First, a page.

The alleged mastermind of the 9/11 attacks railed against U.S. national security policies when he was allowed to address the courtroom at Guantánamo Bay on Wednesday, Reuters reports. Khalid Sheik Mohammed, wearing a military-style camouflage vest, accused the U.S. government of killing many more people in the name of national security than he is accused of killing.
Mohammed is accused of orchestrating the hijacked plane attacks that killed 2,976 people on September 11, 2001.
He was captured on March 1, 2003, in Pakistan and held in secret CIA prisons—where he was waterboarded 183 times in March 2003—until being transferred to Gitmo in September 2006.
Here’s what he said (in Arabic through an English interpreter), according to Reuters:
“When the government feels sad for the death or the killing of 3,000 people who were killed on September 11, we also should feel sorry that the American government that was represented by (the chief prosecutor) and others have killed thousands of people, millions …
The president can take someone and throw him into the sea under the name of national security and so he can also legislate the assassinations under the name of national security for the American citizens …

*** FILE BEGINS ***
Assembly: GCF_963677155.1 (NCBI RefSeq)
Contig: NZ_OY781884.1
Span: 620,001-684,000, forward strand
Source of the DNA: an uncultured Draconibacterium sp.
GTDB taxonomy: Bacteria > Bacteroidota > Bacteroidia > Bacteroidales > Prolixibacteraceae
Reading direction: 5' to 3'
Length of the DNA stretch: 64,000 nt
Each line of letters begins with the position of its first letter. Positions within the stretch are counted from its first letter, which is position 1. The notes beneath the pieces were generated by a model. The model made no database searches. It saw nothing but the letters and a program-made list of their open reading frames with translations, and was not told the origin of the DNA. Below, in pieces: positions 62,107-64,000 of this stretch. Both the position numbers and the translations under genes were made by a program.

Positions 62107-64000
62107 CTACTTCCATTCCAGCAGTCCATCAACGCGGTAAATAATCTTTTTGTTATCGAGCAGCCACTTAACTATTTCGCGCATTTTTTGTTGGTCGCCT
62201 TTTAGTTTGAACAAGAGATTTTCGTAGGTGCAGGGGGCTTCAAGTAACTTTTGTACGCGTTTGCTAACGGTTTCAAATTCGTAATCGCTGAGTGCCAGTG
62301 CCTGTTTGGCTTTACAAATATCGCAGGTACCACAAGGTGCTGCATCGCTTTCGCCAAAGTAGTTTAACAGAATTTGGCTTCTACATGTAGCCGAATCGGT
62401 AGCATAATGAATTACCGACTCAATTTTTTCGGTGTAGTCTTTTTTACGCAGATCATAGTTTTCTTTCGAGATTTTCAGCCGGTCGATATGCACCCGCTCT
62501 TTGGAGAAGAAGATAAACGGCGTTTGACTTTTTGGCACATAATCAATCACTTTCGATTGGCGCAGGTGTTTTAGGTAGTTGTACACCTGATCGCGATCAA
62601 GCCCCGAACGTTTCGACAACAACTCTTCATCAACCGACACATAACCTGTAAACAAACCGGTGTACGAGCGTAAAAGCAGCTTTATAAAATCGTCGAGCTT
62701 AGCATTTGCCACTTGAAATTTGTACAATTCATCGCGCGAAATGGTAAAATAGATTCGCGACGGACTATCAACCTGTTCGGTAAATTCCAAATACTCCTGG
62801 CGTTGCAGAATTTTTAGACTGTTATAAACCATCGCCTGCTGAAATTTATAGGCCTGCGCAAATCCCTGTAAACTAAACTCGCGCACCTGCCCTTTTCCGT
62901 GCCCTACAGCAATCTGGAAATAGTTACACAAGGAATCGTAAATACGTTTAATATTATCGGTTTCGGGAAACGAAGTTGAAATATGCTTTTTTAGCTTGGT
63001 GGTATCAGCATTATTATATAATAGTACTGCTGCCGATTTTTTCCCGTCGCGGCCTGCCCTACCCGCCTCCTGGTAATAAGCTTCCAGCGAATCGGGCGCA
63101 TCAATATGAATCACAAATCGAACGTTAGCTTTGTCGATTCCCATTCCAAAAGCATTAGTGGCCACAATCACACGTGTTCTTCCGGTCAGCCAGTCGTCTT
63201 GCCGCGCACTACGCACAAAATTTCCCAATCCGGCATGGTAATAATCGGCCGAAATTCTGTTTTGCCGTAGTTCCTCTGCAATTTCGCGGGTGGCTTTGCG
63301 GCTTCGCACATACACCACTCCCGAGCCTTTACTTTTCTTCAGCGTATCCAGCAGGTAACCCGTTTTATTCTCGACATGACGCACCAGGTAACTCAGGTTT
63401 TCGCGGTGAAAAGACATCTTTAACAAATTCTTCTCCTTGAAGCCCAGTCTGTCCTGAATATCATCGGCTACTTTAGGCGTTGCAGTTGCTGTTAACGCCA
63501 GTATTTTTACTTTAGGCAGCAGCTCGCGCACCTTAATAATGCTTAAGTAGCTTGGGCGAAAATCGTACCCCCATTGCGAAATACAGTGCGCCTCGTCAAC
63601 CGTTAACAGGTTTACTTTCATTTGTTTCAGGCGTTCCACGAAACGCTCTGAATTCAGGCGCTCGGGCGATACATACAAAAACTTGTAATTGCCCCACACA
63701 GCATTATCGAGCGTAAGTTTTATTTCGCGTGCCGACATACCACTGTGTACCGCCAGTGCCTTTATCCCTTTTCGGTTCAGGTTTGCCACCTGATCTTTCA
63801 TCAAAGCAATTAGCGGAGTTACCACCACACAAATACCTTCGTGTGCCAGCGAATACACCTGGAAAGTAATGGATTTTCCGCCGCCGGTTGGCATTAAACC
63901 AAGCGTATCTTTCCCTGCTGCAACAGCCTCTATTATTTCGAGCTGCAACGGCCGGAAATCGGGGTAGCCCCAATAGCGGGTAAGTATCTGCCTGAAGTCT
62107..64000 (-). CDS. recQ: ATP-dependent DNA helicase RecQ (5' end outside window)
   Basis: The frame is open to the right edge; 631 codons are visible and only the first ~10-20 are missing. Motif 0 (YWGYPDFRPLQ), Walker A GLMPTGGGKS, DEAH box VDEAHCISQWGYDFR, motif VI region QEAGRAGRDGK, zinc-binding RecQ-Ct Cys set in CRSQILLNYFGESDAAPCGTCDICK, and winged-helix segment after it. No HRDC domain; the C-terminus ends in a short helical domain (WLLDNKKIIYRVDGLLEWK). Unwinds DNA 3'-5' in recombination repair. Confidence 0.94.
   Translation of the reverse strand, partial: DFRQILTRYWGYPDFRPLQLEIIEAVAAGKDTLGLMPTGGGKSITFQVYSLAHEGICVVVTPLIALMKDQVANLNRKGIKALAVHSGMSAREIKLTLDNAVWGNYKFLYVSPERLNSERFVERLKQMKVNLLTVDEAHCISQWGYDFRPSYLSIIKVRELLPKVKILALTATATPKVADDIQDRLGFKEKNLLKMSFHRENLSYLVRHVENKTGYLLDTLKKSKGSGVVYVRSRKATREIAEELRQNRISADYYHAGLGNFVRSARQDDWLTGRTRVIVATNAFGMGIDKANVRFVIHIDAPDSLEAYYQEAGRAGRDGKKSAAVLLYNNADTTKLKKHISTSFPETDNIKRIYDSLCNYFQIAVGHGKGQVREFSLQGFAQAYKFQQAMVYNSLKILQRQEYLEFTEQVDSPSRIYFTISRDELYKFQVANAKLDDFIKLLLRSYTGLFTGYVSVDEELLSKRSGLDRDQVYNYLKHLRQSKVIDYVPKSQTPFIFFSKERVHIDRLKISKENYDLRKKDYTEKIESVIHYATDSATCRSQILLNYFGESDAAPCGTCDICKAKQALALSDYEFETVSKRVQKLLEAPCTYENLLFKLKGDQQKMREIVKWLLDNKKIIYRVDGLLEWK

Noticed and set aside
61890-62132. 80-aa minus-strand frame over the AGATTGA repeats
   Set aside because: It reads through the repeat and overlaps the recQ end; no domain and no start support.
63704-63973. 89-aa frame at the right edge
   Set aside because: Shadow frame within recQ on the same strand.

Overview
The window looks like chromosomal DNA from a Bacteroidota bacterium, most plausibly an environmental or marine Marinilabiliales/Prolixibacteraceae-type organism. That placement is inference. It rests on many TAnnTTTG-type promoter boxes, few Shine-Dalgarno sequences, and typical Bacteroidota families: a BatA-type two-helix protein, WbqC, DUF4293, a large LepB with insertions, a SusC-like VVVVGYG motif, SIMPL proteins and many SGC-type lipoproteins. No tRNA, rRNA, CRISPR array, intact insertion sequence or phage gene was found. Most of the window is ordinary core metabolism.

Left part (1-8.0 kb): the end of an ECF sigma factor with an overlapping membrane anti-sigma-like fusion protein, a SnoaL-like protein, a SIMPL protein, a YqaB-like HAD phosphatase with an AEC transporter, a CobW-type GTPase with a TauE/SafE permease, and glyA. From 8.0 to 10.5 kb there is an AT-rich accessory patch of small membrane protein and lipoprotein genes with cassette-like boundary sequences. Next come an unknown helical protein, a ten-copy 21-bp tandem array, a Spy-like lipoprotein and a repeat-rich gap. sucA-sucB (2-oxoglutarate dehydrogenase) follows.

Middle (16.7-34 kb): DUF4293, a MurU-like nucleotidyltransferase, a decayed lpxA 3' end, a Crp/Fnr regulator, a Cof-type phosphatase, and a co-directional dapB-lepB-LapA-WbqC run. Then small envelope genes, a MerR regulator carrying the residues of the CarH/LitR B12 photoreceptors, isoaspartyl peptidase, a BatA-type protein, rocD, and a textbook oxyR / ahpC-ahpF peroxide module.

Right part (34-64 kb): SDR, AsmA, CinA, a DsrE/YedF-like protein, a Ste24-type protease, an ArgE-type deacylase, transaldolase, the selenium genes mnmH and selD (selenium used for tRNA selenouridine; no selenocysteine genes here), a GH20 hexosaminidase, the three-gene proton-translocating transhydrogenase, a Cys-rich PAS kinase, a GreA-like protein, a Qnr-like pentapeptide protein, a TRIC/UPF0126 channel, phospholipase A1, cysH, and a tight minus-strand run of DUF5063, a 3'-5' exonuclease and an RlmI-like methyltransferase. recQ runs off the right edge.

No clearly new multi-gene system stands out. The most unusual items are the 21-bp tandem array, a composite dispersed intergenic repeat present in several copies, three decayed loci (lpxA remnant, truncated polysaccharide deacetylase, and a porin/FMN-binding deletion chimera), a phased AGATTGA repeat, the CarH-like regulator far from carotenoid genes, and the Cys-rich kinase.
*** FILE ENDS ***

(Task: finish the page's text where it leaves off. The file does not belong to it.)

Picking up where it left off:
Your blood is not made out of gold and ours is made out of water. We are all human beings.”
Mohammed’s statements, while widely viewed as simply anti-American and advocating terrorism, also give a unique perspective into why the U.S. has been increasingly seen as a ruthless bully on the world stage over the last 11 years.
Prior to the attacks on 9/11 and the World Trade centre bombing in 1998, al-Qaeda’s main gripe was that the U.S. should withdraw it’s troops from Saudi Arabia, a place all Muslims consider the Holy Land.
So perhaps these statements were not just the reflections of a radical organisation, but also grievances of common people in Muslim countries as well.
Mohammed and four other alleged conspirators could face the death penalty if convicted of charges that include conspiring with al Qaeda, attacking civilians and civilian targets, murder in violation of the laws of war, destruction of property, hijacking and terrorism.
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